Chestnutospermum Castanospermum

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Chestnutospermum Castanospermum
Chestnutospermum Castanospermum
Video: Chestnutospermum Castanospermum
Video: Magic Bean Plant Care | Australian Chestnut Plant | Lucky Bean Plant 2023, February
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Chestnutospermum
Chestnutospermum

The legume family. Homeland Australia.

At home, the Australian Kashtanospermum Castanospermum australe is grown - an evergreen tree with a dense crown and erect shoots, reaching a height of up to 30 meters in nature (under indoor conditions, old specimens grow 2.5-3m). The leaves are opposite, dark green, pinnate, each segment up to 15 cm long, on an adult leaf there are 15-17 leaves. Leaves are oval, pointed at the end, slightly wavy along the edge. Inflorescence - axillary panicles. Flowers are two-colored, red-yellow, with long stamens, five-membered calyx and corolla, 3-4 cm long. Flowering does not occur in indoor conditions. The fruit is a pod 10-20 cm long, the seeds are dark brown. Leaves and seeds are poisonous.

Indoor chestnut care

Temperature: Moderate in summer, preferably in the upper range of 24-26 ° C. In winter, it is advisable to keep indoor chestnuts in a cooler, but bright room with an average temperature of about 18 ° C, but not below + 12 ° C. Kashtanospermum does not tolerate heat well, the proximity of heating systems to a substitute, especially in conditions of lack of light.

Lighting: bright diffused light, shading from the direct sun in hot summer months - this is from about 12 to 16 hours. But on the east or north-west window, direct sunlight for a room chestnut is not terrible, but very useful.

Watering: abundant from spring to autumn. Water the plant with soft water only when the top layer of earth in the pot dries out, preventing overdrying. In winter, it is more rare, depending on the temperature, the earth should dry out thoroughly, but not dry out completely. If in doubt about watering, then keep in mind that the plant will still tolerate overdrying more easily than overflowing.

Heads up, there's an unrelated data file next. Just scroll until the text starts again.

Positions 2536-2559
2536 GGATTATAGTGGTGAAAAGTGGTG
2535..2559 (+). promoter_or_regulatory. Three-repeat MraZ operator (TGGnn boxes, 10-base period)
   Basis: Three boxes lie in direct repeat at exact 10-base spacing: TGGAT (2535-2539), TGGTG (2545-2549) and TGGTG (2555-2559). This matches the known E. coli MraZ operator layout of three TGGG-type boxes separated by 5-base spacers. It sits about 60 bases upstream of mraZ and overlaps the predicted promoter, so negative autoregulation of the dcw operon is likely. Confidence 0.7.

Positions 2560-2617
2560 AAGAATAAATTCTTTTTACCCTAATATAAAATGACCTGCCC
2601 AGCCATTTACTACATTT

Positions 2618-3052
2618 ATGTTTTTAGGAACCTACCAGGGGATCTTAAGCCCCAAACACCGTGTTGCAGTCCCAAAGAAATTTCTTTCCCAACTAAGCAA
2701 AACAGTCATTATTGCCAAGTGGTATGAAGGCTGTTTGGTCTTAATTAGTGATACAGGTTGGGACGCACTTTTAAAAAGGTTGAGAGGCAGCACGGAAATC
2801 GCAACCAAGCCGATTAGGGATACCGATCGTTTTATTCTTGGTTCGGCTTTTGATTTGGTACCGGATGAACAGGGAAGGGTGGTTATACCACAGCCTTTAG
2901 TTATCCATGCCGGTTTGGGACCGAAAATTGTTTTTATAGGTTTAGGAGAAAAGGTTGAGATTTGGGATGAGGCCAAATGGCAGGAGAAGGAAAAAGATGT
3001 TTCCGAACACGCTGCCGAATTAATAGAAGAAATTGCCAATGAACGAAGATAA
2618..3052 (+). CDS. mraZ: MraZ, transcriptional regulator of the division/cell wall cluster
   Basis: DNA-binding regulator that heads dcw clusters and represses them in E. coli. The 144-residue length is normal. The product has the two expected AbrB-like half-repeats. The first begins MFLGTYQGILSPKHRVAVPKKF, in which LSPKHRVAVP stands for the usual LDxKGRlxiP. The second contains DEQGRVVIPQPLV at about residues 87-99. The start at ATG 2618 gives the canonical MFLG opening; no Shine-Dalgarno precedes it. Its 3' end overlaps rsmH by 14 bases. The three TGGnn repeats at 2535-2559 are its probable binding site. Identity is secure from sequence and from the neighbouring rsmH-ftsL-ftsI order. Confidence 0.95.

Fertilizers: annually in spring and summer, once every 2-3 weeks, fertilizing is carried out for decorative flowering plants.

Air humidity: Chestnutospermum loves humid air, in nature it grows along riverbeds and streams, so it can be sprayed and given a warm shower, but at the same time, carefully protect the ground in a pot from water (for example, wrap tightly with cling film). You need to spray with soft, settled water.

Transplant: carried out after 2-3 years, large old plants are not transplanted, but the top layer of the earth is replaced. The soil should be slightly acidic reaction pH 5.5-5.9. Indoor chestnuts need nutritious and well-drained soil. The approximate composition of the soil: 2 parts of leafy land, 1 part of light soddy land (collect from molehills in the spring in the field) and 1 part of coarse washed river sand. Instead of sand, vermiculite, fine expanded clay are suitable. It's a good idea to add finely chopped pine bark to the soil. The pot should not be cramped or too spacious - look at the photo of an indoor chestnut - this is the ideal pot size. Calculate the height of the pot so that the drainage layer fits at the bottom.

Reproduction: Semi-woody cuttings from mid-summer and seeds.

Growing problems

  • Insufficient light: Plants may lack light if they stand far from a window. But even on a bright windowsill in winter, there may be a lack of light if the temperature is high. In this case, the shoots and internodes stretch out, the leaves turn pale.
  • Chestnutospermum can be attacked by spider mites, especially if the air is too dry and hot. It is worth looking for a tick on the leaves if you notice that the leaves turn yellow, or light dots have appeared on the leaves. You can fight a tick by increasing the humidity. You can also wash the plant with a pet flea shampoo. Repeat the procedure 3-4 times in a week.

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